Growth 3 min read

3 Ways to Make Journaling the Most Powerful Tool in Your Life

Get started today.

What if I told you that journaling could help you earn more money, strengthen relationships, lose weight, overcome addictions, become more insightful, and ultimately, live a happier life? It’s all possible, and then some.

A journal is not to be confused with a diary. It’s more than just writing down what you did that day, although that’s a part of it. The kind of journaling I’m talking about is way more powerful than just a log of your daily activities.

Journaling is a way for you to organize your thoughts on paper, close the open loops in your mind and have a deeper conversation with yourself and hold yourself accountable for personal and professional growth. A structured journal provides a framework for making your goals tangible by creating action steps and consistent assessment of your habits, achievements and shortcomings.

Here’s how to create this structure: 

1. Write every single day.

Morning is ideal so you can get it out of the way and think about what you will accomplish for the day. Here are suggestions:

- What’s your most important goal for the day? Choose 1-3 but no more than 3.
- What happened the day before that you could improve upon?
- If you’re using the journal to complain or vent about something, is there a way you can turn that complaint into a request?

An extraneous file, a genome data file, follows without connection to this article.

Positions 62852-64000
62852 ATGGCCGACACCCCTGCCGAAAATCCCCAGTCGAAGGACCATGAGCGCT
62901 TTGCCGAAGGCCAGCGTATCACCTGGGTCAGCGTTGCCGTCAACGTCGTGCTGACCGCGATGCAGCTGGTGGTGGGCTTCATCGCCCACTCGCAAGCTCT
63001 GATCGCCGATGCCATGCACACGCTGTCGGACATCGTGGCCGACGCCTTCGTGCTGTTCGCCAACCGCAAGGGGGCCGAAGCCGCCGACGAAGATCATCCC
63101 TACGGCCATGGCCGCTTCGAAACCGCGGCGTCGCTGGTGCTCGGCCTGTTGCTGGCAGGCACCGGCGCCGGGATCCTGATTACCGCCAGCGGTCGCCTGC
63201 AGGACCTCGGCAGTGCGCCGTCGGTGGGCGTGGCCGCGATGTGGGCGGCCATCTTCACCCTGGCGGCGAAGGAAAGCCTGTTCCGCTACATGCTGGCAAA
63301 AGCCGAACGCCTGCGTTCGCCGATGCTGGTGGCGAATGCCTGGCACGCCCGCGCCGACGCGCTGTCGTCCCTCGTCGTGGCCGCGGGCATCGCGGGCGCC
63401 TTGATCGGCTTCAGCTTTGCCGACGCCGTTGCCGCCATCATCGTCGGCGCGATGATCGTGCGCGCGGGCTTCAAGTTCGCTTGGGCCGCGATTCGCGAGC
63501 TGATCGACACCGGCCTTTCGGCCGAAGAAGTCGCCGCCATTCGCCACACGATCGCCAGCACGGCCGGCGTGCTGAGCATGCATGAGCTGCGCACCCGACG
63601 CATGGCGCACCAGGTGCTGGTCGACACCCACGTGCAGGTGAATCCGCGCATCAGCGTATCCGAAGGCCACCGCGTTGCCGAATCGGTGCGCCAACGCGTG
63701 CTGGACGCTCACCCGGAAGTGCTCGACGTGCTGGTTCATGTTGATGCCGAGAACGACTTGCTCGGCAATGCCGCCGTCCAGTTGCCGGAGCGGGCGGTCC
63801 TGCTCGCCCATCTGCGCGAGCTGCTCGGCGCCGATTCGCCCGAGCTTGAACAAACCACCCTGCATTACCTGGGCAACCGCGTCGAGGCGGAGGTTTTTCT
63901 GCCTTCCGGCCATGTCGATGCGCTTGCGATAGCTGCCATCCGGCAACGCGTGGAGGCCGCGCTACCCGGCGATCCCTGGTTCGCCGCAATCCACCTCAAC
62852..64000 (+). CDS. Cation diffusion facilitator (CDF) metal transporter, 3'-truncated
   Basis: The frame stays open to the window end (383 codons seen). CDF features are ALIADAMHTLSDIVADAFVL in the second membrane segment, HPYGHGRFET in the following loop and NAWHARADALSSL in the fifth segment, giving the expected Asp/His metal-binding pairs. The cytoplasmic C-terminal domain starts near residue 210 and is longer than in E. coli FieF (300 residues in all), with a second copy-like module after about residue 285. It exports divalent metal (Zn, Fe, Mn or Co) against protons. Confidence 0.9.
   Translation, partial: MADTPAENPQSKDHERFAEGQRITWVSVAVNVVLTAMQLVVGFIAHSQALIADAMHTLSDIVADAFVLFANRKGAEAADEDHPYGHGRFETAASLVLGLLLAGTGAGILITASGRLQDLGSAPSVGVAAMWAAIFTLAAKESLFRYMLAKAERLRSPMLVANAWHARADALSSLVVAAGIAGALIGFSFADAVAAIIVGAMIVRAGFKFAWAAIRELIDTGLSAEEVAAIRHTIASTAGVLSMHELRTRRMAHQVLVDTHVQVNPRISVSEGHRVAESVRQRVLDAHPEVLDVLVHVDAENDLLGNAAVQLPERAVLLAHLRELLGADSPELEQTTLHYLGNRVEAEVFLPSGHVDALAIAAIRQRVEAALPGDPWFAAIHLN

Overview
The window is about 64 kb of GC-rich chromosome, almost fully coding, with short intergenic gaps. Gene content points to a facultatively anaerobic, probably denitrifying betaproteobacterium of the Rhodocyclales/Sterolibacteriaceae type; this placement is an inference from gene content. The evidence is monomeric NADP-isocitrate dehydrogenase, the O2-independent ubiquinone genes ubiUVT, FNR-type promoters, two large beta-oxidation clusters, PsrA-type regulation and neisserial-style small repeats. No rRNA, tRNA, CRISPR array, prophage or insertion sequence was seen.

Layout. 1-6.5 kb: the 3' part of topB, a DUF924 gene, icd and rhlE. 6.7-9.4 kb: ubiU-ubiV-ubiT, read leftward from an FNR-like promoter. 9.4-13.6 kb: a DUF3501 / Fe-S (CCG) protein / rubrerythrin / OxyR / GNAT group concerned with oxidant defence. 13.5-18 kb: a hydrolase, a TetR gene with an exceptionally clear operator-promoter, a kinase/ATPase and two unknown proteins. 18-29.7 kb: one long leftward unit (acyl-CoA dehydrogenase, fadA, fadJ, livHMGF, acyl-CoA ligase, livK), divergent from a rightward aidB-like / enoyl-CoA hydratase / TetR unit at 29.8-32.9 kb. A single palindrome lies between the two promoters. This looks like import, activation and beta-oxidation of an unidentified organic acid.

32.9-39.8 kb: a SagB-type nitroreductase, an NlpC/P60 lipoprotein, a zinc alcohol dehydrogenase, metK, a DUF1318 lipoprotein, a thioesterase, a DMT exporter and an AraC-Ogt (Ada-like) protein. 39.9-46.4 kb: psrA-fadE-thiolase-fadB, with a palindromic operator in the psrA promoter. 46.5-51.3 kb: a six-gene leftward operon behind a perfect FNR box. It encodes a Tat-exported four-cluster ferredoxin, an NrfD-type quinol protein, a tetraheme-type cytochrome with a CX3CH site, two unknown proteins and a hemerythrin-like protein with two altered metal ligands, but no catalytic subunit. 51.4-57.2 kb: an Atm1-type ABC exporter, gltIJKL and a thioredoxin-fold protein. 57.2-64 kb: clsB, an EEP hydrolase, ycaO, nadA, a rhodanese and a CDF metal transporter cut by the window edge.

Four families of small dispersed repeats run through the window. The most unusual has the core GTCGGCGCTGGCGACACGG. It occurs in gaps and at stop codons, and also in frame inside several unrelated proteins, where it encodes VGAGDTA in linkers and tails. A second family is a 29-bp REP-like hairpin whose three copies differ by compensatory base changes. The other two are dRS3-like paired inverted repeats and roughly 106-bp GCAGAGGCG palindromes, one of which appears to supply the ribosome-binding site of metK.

- Write down 3 things you’re grateful for.
- Write down something new you learned.

You don’t have to spend a ton of time on this, just pick and choose the ones that resonate with you, and write for 5-10 minutes.

2. Assess your behaviors and actions.

Use the end of each week (Sunday) to think about what you accomplished during the week and what you could’ve done better. Or maybe you’re proud of a project you completed at work -- write it down. If you want to have some fun with it, you can even give yourself a grade.

Use regular time frames for assessments -- one week, two weeks, and monthly to hold yourself accountable and continuously make improvements.

3. Become accountable in all you do.

Excuses, excuses. We’ve all said them and believed them. The biggest excuse is time. “I’m too busy!” “I have too much on my plate right now!” By writing down and reflecting on your actions, you become more mindful and notice every single time this happens. When you make the commitment to write in a journal, you’re training yourself to take more initiative in your life and take responsibility in all you do.

If you’re ready to start a journal, I highly recommend good old paper and pen over a computer. There are also many high-quality journals  that have thoughtful prompts for you to answer for every entry, but you can write in a $2 notebook too. The point is to just get started!

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